Wholesale prices rose 0.5% in July XTC

August 12, 1994|By New York Times News Service

WASHINGTON -- Producer prices rose one-half of 1 percent in July, the biggest increase in 15 months, while retail sales slowed slightly, the government said yesterday.

But both overall figures masked changes in key sectors of the economy that give contradictory indications of whether the current economic expansion will lead to a sharp rise in inflation.

And, taken together, the figures further muddled the question of whether the Federal Reserve will push up short-term interest rates again when its main policy committee meets Tuesday, Wall Street analysts said.

Stock and bond markets fell after the release of yesterday's economic reports.

The overall figures released yesterday were much less important than their components, Wall Street analysts said. The big increase in overall producer prices, for instance, mainly reflected a sharp rise in food and energy prices, especially for coffee and gasoline.

Producer prices for the rest of the economy, which Federal Reserve officials have cited as more important to their interest-rate decisions, only crept up by a tenth of a percentage point, the Labor Department said.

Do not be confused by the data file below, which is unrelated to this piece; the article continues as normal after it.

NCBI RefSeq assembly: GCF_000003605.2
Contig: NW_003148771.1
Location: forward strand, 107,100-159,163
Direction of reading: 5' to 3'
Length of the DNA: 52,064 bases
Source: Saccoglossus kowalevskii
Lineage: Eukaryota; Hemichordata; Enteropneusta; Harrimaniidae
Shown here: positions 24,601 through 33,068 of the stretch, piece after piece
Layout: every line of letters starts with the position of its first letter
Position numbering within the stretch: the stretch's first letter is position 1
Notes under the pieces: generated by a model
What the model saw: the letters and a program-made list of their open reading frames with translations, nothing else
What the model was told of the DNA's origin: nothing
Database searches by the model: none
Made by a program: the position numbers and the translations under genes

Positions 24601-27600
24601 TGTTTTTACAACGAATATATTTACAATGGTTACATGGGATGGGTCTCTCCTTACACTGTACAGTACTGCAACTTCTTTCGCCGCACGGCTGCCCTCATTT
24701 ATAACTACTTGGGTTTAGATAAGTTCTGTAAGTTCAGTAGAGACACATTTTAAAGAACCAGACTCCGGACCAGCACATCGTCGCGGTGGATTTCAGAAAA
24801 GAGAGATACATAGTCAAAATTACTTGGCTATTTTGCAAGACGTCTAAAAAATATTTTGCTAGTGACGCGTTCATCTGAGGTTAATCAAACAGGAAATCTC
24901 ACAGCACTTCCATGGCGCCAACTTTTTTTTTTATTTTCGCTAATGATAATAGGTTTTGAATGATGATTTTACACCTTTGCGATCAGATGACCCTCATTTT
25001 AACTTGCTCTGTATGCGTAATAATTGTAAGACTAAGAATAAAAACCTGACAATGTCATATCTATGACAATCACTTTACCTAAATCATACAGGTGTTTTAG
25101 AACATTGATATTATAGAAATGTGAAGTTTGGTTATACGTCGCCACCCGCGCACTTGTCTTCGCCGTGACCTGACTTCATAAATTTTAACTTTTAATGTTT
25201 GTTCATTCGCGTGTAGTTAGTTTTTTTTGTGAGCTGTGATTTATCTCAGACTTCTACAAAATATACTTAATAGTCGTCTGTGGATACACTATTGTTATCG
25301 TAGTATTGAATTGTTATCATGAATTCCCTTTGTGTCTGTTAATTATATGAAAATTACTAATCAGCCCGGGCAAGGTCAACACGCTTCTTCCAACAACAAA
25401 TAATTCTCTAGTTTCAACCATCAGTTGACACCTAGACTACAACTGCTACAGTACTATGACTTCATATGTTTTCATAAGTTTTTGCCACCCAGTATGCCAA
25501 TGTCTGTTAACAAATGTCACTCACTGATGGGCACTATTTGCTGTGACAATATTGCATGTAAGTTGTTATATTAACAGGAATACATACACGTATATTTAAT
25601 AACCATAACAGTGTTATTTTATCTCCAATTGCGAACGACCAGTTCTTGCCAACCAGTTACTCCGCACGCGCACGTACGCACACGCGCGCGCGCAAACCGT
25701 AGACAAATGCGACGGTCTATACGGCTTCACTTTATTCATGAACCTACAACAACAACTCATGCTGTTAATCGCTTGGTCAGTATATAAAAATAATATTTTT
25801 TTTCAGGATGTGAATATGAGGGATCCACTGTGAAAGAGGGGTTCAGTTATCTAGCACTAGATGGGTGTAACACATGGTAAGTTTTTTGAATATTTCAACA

But producer prices for so-called intermediate goods, such as lumber and paperboard, rose four-tenths of a percent in July after an increase of six-tenths of a percent in June, a pattern that several analysts called an ominous harbinger of possible consumer price increases ahead.

Prices for intermediate energy goods, including gasoline, diesel fuel and jet fuel, rose 1.7 percent, while prices for nondurable manufacturing materials like paperboard, wood pulp and various chemicals, climbed nine-tenths of a percentage point.

While overall retail sales fell by a tenth of a percentage point, that figure was also deceptive. It mainly reflected a 1.7 percent drop in sales of cars and trucks, which have been in short supply as factories struggle to refill dealer lots that consumers nearly picked clean last spring.

Excluding autos, retail sales rose four-tenths of a percentage point in July. The Commerce Department which also revised its estimate of June retail sales growth to eight-tenths of a percentage point, from six-tenths.

Retail sales were especially strong in July at furniture and home furnishings stores, up 1.3 percent, and in restaurants and bars, also up 1.3 percent.

Sales at building materials and garden supply outlets rose 1.5 percent while clothing-store sales fell nine-tenths of a percent.

Allen Sinai, chief economist at Lehman Bros., was skeptical that yesterday's figures would tilt the central bank for or against a fifth interest rate increase this year.

"They add to the ambiguity and uncertainty of whether the Fed will raise interest rates," he said.

Several other important economic reports are scheduled for release before Tuesday and may also influence the central bank's decision: the consumer price index today and the industrial production and industrial capacity utilization figures on Monday.

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